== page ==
GRAY, Maine — A winter storm forecast to dump up to 15 inches of snow on parts of the state blew into Maine on Wednesday.
Winter storm warnings were issued throughout the state, including all of Oxford, Franklin and Somerset counties, according to the National Weather Service in Gray. Winter weather advisories were issued for Penobscot, Piscataquis, Aroostook, Hancock and Washington counties, according to the weather service.
“We have advisories posted everywhere immediately north of coastal Maine areas,” said Vic Nouhan, lead forecaster for the National Weather Service office in Caribou. “We’ll be seeing about 2 to 4 inches in interior Down East Maine and 1 to 2 for coastal Down East, due to a mixing effect of mixed precipitation.”
The storm, expected to last into Thursday, could bring between 5 and 15 inches of fresh snow.
“I want to say 4 to 8 inches pretty much everywhere north of Down East Maine,” Nouhan said.
“The intensity of the snowfall is losing strength, but the duration hasn’t been affected as it is still persisting with a lot of staying power,” Nouhan added.
In York County, Maine State Police Sgt. Robert Nichols said a handful of cars were off the road, but that road crews “are out doing a good job on the roads.”
He added, “We would just remind people to slow down and take their time.”
Portland police Lt. James Sweatt said at 6:30 p.m. that the city was seeing ”mostly rain, but the wind is creating difficulties.”
“It’s kind of business as usual, standard stuff,” Sweatt said.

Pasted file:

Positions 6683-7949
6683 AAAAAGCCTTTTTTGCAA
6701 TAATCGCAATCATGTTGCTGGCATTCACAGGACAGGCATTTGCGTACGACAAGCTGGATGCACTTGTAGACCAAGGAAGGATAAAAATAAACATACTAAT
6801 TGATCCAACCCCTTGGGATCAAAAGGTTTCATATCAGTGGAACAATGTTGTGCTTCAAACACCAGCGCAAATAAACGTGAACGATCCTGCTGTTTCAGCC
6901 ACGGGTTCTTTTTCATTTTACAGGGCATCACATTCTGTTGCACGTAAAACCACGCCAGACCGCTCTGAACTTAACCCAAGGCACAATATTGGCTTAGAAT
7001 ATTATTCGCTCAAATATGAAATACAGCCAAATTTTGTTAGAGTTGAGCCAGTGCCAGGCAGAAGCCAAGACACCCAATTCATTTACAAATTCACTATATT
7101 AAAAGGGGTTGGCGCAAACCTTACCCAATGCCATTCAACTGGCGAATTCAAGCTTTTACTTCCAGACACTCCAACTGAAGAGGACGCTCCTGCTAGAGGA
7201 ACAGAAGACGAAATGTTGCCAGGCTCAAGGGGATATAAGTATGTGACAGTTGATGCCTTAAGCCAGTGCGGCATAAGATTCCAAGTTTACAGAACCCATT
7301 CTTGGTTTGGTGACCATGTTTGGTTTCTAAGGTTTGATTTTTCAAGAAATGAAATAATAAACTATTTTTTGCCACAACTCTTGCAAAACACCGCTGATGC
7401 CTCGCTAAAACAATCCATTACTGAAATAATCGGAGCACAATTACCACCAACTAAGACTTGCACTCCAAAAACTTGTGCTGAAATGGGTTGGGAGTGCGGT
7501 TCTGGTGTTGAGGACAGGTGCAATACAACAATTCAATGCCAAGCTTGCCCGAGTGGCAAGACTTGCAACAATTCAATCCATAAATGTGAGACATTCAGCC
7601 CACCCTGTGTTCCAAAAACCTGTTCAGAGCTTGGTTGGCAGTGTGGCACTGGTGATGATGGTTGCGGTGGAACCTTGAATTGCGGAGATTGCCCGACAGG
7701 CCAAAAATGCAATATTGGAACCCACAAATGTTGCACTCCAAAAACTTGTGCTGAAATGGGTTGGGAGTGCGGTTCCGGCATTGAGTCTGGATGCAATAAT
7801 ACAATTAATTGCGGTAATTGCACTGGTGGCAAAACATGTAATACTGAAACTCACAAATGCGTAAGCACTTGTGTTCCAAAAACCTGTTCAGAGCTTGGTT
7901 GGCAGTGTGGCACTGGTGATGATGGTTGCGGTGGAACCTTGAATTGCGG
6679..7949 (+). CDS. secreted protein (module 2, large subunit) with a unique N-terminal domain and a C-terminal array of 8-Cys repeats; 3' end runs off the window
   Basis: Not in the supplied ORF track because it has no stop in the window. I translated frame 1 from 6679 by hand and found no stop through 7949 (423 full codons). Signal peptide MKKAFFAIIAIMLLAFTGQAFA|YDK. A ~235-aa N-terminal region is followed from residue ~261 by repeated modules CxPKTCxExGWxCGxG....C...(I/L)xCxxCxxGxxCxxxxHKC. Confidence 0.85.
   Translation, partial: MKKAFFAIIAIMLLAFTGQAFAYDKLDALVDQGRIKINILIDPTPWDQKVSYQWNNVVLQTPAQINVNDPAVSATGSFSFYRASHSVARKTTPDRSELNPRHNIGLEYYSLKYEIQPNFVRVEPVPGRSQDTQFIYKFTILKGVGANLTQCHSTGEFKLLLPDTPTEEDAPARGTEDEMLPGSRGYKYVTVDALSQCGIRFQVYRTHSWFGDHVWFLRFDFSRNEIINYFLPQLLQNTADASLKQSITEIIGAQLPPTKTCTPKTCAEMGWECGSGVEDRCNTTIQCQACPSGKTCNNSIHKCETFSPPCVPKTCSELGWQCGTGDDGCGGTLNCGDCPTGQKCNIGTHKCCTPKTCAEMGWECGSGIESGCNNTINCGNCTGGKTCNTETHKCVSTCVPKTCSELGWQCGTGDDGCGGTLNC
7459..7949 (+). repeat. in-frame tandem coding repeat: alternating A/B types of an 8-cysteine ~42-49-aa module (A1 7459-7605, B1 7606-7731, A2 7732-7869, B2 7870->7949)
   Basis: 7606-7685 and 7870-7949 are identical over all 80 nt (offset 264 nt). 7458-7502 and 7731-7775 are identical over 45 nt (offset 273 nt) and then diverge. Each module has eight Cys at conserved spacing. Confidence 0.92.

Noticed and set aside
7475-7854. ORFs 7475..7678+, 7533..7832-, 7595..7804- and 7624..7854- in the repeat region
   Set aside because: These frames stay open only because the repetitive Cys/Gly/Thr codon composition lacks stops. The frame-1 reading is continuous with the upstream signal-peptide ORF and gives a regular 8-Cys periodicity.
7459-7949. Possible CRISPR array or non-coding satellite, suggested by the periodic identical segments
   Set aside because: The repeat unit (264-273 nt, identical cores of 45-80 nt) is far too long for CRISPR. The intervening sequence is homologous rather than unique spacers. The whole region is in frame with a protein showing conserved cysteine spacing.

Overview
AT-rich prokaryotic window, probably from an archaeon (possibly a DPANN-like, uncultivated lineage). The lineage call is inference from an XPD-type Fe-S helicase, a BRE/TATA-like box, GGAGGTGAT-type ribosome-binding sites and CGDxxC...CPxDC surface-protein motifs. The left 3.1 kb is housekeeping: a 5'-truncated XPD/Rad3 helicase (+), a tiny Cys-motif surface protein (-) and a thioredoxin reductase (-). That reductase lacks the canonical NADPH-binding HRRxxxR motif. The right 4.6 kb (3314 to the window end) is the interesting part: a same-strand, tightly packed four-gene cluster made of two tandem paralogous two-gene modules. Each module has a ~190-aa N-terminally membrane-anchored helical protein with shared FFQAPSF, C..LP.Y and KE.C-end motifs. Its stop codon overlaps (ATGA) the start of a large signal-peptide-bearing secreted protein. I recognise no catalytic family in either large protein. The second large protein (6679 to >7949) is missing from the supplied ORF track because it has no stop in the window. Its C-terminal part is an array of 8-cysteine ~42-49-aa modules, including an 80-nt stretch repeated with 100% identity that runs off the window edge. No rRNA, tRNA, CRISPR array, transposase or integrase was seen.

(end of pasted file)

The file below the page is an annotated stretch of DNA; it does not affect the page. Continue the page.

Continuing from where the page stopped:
Just up the coast, however, roads were slippery, and Freeport police went to the scene of two crashes just after 6 p.m., one on Route 1 and the other on Route 125.
“The storm itself isn’t as bad as we heard, but the roads are really slippery,” Brunswick police Lt. Todd Ridlon said just after 6 p.m.
In Bath, close to a dozen children continued to bike and skateboard at the Bath Skate Park, which director Cassandra Brown said would stay open until its normal closing time of 9 p.m.
“Once we were already here, I was like, ‘I’m not going to make these kids leave,’” she said. “It’s not the busiest day we’ve had, but at the same time, it gives them something to do and they have an outlet to get that energy out.”
While snow was falling in southern and central Maine early Wednesday evening, state police haven’t had to deal with many accidents on the Maine Turnpike.
By 6 p.m., weather service staff meteorologist Steve Capriola said the total snow accumulation ranged from 1 to 14 inches.
“We still have the same warnings up. The highest amounts will be in the foothills from Fryeburgh on up to Sunday River and into Skowhegan,” Capriola said. “You’ll see about 6 to 8 inches in the mountains — Jackman and Rangeley — and 6 to 10 in the Augusta, Lewiston and Bridgton areas.
“Getting near the coast it’s 2 to 6. The closer you get to the coast, the lesser the accumulation.”
The storm should taper off around midnight in southern areas and should do the same thing around 6 a.m. Thursday in central and northeast Maine.
“Down in our area we are starting to see some changeover [from rain] to snow and starting to see some accumulation,” Brown said from the weather service’s Gray office. “Heavier bands are moving in.”
Flights at the state’s two major airports were mostly on schedule.
Only two scheduled Wednesday flights out of Portland International Jetport, a 9:15 a.m. departure to Philadelphia and a 5 p.m. flight to Toronto, were canceled. All flights from Bangor International Airport departed as scheduled.
A full list of cancellations can be viewed at bangordailynews.com/closings.
BDN writers Beth Brogan and Andrew Neff contributed to this report.